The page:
“What’s it about?” is the question most often asked about a new work (sometimes followed by the slightly loaded “how long is it?”). Although much of my music is inspired by travel, this quartet is more abstract, more about light, emotion and sensation, and the fun of writing, experimenting with textures and techniques. I described the quartet to Anna de Bruin as follows:

Beach cafe view, Samahita Retreat, Koh Samui. Yoga in progress.

Movement I – Violin 1 and Violin 2 are mostly paired and Viola and Cello are mostly paired with something different.. This movement should feel like something is blossoming, glimpses of sunlight through leaves, little bursts of bright colours.. It should have an optimistic energy.

Movement 2 – Wistful, but not too slow or it will get stodgy. There are darker harmonic passages & deliberate dissonances but not too heavy in tone, maintain a playful Shostakovich/Ravel vibe. Two contrasting themes and time signatures in dialogue here, perhaps male/female aspects trying to meet in the middle.

Movement 3 – Tranquil, static, beautiful, tender. A subtle ‘variation on a theme’, different voicings repeatedly arriving at same point. Try to get as many colours out of it as you can. Waves of sound rising and falling.

The score

REH at St Ethelburga’s

Recording sessions

I have the players in mind when I am writing, always asking myself ‘How would it feel to play this?’ I want my music to be exciting and satisfying for the performers first and foremost, because I rely on their energy and passion to convey my music to the audience. I also value their interpretation: giving musicians the permission to interpret the notes on the page in their own way can often communicate something implicit in my music that I wasn’t aware of. I couldn’t attend rehearsals until the day of the performance so I emailed the parts, a midi recording, some notes, and left it in the capable hands of Brother Tree Sound.

“Quartet No.1” was premiered at St Ethelburga’s Church, London on 3rd December 2017 as part of Brother Tree Sound’s “Open Chamber” evening, played by Anna de Bruin (Violin 1), Thea Spiers (Violin 2), Peter Mallinson (Viola), Louise McMonagle (Cello). I had attended the rehearsal earlier in the day and felt relaxed and happy with the performance. Fortunately, music producer and composer Jim Perkins was in the audience, and he offered to record and release the work on his contemporary classical label, Bigo & Twigetti Records. This led to us recording the quartet on 4th June 2018 at Ashwood Music Studios in Norwich (with Julia Graham replacing Louise on cello for diary reasons).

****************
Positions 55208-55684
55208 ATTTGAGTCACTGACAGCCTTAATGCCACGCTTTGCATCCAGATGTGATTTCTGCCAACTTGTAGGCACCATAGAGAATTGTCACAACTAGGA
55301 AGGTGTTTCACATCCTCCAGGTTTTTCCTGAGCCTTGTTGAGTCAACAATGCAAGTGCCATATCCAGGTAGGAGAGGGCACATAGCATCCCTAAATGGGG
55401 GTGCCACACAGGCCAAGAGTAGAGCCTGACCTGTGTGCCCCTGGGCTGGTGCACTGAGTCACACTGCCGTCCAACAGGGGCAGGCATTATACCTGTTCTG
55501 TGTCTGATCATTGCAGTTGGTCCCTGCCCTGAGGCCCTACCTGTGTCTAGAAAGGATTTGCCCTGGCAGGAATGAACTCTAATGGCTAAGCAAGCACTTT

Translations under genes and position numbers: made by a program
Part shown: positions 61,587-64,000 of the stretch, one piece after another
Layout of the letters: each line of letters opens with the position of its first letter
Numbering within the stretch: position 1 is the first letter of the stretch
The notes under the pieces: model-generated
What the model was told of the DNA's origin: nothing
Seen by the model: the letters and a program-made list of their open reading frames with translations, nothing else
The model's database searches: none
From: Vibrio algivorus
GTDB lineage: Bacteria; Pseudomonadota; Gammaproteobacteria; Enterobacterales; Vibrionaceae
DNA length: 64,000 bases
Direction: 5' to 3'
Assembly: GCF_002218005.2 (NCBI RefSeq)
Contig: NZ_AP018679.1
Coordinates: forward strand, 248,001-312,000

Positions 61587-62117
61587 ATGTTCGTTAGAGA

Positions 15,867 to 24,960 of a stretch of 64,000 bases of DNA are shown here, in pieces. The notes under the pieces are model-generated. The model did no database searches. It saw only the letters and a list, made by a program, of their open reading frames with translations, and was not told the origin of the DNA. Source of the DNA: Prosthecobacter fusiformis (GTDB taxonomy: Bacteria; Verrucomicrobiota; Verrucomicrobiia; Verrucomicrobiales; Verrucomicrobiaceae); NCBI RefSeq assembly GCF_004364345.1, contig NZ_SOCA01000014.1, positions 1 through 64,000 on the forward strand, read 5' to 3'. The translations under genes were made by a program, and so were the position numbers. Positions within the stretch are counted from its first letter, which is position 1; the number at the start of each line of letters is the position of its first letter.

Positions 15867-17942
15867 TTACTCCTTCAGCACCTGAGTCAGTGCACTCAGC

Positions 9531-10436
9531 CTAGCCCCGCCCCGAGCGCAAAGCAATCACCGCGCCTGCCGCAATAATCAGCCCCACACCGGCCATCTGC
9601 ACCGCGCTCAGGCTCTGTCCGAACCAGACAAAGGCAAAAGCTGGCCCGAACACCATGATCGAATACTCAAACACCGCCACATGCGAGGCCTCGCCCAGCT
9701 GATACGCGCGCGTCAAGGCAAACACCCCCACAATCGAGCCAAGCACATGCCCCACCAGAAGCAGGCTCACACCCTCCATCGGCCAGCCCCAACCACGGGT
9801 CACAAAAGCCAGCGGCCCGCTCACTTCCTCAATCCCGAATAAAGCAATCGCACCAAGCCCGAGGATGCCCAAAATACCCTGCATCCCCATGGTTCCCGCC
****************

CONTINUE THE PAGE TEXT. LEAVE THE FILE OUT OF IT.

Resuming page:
The quartet performed the work a second time for the album launch at the October Gallery, London on 19th Sept 2018, and the work has subsequently been broadcast on BBC Radio 3. The third movement has proved the most popular so far online, clocking up 75,000 plays on Spotify. The modern habit of cherry-picking movements rather than listening to the whole journey through three movements is a bit like skipping straight to dessert without reading the rest of the menu to me, but the truth is I’m grateful that anyone is listening at all.

Finally, the album cover is photograph I took whilst living in Brighton. Four separate pillars of the old West Pier standing proudly in the water, which illustrates the quartet perfectly for me.

Keep your eyes open for a new video for “String Quartet No.1” by Anna DeBruin and Brother Tree Sound which will feature on At Home with LMP on Tuesday 19th May.


Purchase the full Quartet via:


The Separate Orchestral Variations V.01 can be purchased via iTunes.

Listen on Spotify

The London Mozart Players have a diverse schedule of digital content planned over the coming months which will deliver exciting and diverse musical experiences to the households of audiences across the world.

As a charity with no core funding, the coming months of concert cancellations due to the outbreak of Coronavirus will have a huge impact on the orchestra and other arts organisations across the country. Freelance musicians and artists will struggle with no income sources for the foreseeable future. The ‘At home with LMP’ initiative will work to combat some of the losses and help support its musicians through this difficult time.